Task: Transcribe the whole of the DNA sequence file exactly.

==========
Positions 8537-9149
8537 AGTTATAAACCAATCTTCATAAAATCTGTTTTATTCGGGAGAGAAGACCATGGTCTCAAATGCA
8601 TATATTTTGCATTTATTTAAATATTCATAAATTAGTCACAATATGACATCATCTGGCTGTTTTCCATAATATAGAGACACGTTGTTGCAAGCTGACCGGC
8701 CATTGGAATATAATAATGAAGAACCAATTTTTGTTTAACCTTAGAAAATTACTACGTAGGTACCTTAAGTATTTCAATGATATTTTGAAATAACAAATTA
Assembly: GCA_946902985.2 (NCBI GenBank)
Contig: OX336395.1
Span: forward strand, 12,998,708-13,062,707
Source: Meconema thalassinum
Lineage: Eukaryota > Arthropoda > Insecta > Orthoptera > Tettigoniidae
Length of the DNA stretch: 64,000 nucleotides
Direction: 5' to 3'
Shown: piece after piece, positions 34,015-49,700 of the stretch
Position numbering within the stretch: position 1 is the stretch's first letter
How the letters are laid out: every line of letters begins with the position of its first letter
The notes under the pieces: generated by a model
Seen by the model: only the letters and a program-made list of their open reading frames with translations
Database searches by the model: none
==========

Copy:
Positions 8537-9149
8537 AGTTATAAACCAATCTTCATAAAATCTGTTTTATTCGGGAGAGAAGACCATGGTCTCAAATGCA
8601 TATATTTTGCATTTATTTAAATATTCATAAATTAGTCACAATATGACATCATCTGGCTGTTTTCCATAATATAGAGACACGTTGTTGCAAGCTGACCGGC
8701 CATTGGAATATAATAATGAAGAACCAATTTTTGTTTAACCTTAGAAAATTACTACGTAGGTACCTTAAGTATTTCAATGATATTTTGAAATAACAAATTA
Assembly: GCA_946902985.2 (NCBI GenBank)
Contig: OX336395.1
Span: forward strand, 12,998,708-13,062,707
Source: Meconema thalassinum
Lineage: Eukaryota > Arthropoda > Insecta > Orthoptera > Tettigoniidae
Length of the DNA stretch: 64,000 nucleotides
Direction: 5' to 3'
Shown: piece after piece, positions 34,015-49,700 of the stretch
Position numbering within the stretch: position 1 is the stretch's first letter
How the letters are laid out: every line of letters begins with the position of its first letter
The notes under the pieces: generated by a model
Seen by the model: only the letters and a program-made list of their open reading frames with translations
Database searches by the model: none